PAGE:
Apparently, the government doesn’t need to pass SOPA in order to start enforcing the ludicrous concepts embedded within the proposed law. A tweet from tech guru Patrick Norton earlier this morning revealed what can happen when the law no longer protects everyone.
A New York tech start-up company called Interlogy operates (or did operate) a domain called JotForm.com. The service allows webmasters to easily build web forms that they can embed into their websites. Web forms are all over the place and virtually every website has some type of contact form. JotForm claims to have over two million such user-generated forms created by their system.
The details are still sketchy, but apparently the JotForm.com domain name was suspended or shut down by an as-of-yet unidentified U.S. government agency. The domain was hosted by GoDaddy, which was previously a supporter of SOPA. Very few details have been released, but comments from customers on the JotForm blog post explaining the situation possibly points to a South African bank information phishing scam.
This whole situation is a good example of how something can go wrong really fast. Under the proposed SOPA law, any website that linked to JotForm.com could have been shut down as well. In this case, JotForm says that its web forms are used on over 500,000 websites. SOPA would put all of those websites in immediate danger of being shut down. Effectively (yet temporarily), that’s what the government did anyhow. Millions of forms embedded into hundreds of thousands of websites ceased to function properly because of the government’s action.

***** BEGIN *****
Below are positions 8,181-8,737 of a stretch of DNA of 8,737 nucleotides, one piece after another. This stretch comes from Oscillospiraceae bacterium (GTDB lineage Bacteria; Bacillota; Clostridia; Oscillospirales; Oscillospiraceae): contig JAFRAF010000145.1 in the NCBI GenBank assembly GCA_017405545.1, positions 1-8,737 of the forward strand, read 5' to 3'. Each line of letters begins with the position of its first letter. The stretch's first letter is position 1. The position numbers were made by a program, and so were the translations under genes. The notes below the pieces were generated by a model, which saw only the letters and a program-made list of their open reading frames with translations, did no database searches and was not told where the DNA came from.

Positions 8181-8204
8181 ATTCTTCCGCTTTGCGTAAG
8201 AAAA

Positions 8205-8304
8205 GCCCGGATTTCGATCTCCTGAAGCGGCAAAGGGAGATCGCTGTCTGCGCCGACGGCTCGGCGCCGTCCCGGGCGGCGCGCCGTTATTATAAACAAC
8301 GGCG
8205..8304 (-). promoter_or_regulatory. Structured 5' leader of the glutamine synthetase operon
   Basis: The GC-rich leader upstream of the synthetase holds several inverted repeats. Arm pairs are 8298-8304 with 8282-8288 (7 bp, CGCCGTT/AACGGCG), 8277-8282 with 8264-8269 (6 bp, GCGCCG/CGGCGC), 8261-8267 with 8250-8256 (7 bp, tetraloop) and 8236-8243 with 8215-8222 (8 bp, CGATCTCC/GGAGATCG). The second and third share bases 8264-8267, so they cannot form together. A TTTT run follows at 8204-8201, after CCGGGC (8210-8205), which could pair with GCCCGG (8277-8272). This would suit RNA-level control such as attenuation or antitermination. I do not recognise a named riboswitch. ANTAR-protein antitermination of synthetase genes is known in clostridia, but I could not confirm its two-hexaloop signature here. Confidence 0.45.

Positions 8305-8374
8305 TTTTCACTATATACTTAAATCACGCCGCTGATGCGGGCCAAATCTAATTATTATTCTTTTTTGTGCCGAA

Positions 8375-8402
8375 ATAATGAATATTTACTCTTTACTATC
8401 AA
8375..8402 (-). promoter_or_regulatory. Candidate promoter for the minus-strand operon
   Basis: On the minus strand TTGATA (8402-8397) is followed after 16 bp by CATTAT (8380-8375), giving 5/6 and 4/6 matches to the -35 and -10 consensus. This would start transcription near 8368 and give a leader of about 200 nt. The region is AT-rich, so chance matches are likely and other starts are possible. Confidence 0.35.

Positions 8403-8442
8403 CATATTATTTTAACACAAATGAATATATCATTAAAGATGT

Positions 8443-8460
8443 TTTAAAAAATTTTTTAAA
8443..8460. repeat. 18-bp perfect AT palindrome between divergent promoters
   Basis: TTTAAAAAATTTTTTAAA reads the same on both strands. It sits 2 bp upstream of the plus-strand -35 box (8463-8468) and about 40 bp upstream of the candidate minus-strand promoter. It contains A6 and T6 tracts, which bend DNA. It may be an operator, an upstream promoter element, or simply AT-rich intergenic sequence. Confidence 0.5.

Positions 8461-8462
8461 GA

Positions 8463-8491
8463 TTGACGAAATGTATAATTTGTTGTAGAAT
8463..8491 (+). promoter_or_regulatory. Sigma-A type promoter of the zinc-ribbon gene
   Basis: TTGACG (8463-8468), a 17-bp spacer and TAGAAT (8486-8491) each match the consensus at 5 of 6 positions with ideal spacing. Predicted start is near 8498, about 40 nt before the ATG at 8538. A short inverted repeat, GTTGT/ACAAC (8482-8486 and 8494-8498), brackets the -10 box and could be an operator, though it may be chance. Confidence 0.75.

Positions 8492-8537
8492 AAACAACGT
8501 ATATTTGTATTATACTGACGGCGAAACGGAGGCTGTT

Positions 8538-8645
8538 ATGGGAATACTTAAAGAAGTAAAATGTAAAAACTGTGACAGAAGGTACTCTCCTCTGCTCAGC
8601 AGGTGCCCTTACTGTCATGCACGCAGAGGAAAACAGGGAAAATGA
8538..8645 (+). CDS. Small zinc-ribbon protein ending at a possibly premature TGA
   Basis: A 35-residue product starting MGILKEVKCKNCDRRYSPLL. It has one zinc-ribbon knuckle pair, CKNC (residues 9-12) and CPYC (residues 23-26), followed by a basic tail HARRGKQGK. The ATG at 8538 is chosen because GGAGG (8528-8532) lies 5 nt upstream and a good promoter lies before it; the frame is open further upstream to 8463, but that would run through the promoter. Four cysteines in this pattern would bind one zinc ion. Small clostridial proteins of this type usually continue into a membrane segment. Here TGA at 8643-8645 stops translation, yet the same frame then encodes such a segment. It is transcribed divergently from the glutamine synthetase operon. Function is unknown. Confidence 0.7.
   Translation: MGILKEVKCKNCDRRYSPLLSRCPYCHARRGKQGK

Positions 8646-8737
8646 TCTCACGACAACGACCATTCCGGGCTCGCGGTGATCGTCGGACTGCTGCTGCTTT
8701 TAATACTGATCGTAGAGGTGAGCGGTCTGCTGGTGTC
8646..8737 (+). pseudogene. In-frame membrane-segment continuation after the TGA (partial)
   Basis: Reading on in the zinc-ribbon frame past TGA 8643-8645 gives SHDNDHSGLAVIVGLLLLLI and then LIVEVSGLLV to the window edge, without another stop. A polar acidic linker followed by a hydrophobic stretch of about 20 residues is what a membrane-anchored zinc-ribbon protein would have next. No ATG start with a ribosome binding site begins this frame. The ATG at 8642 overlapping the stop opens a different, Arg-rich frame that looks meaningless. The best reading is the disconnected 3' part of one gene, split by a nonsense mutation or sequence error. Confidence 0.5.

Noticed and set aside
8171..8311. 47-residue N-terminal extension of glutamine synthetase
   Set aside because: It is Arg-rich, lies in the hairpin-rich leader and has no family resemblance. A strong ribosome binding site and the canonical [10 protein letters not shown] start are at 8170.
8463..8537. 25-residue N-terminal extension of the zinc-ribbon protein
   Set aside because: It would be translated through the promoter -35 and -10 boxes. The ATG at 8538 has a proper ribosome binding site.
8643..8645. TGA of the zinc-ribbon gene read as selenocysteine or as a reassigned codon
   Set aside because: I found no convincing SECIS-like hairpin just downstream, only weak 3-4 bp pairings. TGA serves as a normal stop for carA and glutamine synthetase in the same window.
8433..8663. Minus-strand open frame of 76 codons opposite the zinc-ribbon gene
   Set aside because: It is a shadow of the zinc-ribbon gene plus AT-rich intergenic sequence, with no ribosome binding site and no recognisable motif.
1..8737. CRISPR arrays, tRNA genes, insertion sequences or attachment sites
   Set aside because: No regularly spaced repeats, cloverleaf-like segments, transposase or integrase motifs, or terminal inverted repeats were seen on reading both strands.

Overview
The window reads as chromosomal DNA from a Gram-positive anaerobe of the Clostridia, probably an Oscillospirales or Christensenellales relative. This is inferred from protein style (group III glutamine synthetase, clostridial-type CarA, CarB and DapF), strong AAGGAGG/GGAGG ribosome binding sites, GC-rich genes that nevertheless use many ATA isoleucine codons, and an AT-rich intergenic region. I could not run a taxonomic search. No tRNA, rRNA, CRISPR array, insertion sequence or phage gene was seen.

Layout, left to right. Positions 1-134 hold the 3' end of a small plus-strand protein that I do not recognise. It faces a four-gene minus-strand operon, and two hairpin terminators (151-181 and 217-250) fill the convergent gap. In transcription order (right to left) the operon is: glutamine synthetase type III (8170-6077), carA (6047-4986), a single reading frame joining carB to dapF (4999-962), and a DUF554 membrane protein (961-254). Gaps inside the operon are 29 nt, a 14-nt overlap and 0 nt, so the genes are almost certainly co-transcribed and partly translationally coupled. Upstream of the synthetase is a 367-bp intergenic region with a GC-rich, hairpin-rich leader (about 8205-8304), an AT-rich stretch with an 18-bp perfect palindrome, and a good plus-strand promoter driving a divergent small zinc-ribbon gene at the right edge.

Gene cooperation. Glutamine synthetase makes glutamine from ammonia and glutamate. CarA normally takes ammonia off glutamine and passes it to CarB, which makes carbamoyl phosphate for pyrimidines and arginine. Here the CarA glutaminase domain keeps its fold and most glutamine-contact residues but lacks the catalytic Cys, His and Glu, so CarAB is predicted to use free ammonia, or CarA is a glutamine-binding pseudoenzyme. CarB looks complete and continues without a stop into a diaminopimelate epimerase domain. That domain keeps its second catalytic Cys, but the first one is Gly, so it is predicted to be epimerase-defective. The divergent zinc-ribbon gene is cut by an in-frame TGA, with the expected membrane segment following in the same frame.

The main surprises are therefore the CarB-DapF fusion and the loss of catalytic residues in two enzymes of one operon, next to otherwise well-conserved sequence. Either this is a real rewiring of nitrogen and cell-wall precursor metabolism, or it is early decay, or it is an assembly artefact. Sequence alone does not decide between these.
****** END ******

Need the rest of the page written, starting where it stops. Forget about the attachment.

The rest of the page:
Even though JotForm.com has been suspended, the company quickly moved everything over to its JotForm.net domain. However, millions of web forms now have to be pointed from the old .com domain to the .net domain. Talk about inconvenience!
JotForm and Interlogy co-founder Aytekin Tank is correct when he says that it is impossible for them to review the more than two million user-generated forms. This is SOPA in action, folks. The government may say that it has our best interests in mind, but its quite obvious that they have absolutely no grasp of common sense.
This type of action is exactly what every internet and technology company fears the most – and it’s already happening. Our economy has been on shaky ground for years and technology companies are at the forefront of job creation. Leave it to the government to stymie small company growth.